Additional patents drawn to systems used to vary system capacity during cooling are shown in U.S. Pat. No. 4,689,967 to Han et al, and for U.S. Pat. No. 4,712,383 to Howland et al, and U.S. Pat. No. 4,742,689 to Lowes. None of the systems disclosed in these patents exhibit the controllability of the defrost and heating modes and the hot-gas valve, which is desired to have the complete degree of capacity control and reach optimum system heating/defrosting capability.
There exists a need, therefore, for a refrigeration air conditioning cycle having an electronically controlled Suction Modulation Valve (SMV) which is operable to control system capacity in the heating and defrost modes.
The primary object of this invention is to provide an improved refrigeration system, particularly for transport refrigeration configurations, having an improved mechanism for controlling system performance during the heating and defrost system modes and optimizing temperature differential at the evaporator between the refrigerant and circulating air.
Another object of this invention is to provide a refrigeration air-conditioning system including a evaporator, compressor, condenser and thermal expansion valve, having an electronically controlled and programmable suction-line-modulation-valve SMV for controlling system capacity and temperature differential in the defrost and heating modes.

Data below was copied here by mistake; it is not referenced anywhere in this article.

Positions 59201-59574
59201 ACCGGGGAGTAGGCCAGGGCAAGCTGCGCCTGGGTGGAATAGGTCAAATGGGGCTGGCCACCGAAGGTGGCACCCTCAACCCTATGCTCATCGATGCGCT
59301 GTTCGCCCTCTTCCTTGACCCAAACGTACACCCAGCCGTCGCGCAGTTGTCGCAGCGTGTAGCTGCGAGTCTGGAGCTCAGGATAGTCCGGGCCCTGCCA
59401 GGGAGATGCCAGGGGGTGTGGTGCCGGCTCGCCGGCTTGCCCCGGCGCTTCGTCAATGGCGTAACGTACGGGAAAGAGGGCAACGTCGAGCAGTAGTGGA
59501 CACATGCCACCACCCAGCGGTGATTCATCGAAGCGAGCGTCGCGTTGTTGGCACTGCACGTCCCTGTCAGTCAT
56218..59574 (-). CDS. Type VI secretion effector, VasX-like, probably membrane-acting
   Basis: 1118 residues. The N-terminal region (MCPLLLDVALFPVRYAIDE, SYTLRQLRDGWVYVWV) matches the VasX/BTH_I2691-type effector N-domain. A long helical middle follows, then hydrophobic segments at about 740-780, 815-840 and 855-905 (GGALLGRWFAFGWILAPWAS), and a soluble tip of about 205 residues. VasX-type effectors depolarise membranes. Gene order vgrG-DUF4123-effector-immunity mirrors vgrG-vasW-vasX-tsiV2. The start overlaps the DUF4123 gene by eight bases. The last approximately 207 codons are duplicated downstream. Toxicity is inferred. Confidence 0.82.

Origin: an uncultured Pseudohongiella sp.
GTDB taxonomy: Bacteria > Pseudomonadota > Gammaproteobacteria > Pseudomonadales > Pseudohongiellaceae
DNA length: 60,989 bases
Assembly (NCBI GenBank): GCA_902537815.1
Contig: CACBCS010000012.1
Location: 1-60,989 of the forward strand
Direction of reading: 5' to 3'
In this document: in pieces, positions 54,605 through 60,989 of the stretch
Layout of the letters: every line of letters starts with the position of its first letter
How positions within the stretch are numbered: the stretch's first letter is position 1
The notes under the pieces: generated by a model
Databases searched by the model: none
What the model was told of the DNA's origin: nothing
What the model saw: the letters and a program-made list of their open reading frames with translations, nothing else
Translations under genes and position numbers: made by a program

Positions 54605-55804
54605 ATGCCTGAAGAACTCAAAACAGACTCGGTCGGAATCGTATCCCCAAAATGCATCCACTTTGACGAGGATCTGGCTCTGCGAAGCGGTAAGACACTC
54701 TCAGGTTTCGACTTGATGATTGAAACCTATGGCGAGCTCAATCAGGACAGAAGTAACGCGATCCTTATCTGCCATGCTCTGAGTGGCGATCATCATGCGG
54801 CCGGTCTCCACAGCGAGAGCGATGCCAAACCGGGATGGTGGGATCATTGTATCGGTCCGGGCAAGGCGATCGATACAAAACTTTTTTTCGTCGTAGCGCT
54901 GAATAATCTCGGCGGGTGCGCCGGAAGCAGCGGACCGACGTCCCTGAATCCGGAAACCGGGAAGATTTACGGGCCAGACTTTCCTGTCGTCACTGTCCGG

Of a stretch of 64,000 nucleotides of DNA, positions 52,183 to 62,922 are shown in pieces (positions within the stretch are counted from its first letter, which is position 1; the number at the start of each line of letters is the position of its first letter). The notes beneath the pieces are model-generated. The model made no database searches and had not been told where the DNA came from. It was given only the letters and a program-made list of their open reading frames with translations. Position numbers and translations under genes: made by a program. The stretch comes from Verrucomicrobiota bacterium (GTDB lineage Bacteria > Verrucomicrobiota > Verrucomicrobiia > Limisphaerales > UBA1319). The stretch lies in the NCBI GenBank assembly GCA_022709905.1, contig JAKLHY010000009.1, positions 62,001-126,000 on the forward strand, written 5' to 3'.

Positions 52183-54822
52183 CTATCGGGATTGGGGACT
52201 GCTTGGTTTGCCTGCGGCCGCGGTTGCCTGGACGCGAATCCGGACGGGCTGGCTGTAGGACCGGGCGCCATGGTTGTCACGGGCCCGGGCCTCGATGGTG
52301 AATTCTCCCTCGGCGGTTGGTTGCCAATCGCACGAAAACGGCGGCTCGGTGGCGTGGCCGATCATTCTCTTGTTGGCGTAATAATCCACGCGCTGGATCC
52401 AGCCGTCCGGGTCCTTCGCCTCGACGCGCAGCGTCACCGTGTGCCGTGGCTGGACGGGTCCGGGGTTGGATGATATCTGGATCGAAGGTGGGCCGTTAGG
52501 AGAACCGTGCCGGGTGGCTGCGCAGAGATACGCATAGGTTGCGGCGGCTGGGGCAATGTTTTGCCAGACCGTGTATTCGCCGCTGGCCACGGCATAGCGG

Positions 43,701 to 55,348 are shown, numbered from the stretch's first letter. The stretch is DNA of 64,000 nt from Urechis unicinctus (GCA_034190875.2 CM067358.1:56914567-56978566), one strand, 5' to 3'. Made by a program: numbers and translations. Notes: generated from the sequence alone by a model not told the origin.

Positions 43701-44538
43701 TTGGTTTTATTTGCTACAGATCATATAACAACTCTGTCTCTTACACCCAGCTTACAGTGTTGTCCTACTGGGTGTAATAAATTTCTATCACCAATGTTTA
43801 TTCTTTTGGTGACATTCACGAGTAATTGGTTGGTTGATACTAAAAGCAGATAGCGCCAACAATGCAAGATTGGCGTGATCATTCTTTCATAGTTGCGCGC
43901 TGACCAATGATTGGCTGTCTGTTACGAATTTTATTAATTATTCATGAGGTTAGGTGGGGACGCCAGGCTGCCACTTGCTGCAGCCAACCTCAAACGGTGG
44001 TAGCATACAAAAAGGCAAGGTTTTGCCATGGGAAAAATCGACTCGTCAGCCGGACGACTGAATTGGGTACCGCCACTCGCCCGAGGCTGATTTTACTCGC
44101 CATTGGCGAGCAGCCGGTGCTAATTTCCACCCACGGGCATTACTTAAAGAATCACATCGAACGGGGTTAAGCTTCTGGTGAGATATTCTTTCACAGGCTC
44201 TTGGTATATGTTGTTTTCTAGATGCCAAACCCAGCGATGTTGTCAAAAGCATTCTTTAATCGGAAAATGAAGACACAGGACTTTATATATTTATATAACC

And yet another object of this invention is to provide a transport refrigeration system having an electronically controllable and programmable SMV positioned between the evaporator and compressor on the suction line, wherein the valve is operable to control system capacity by adjusting its orifice in response to electronic commands and achieve optimal temperature differential in the evaporator between the refrigerant and circulating air.
Another object of this invention is to provide an improved heating/defrost method, particularly for transport refrigeration configurations, having an improved process for controlling system performance during the heating and defrost system modes and optimizing temperature differential at the evaporator between the refrigerant and circulating air.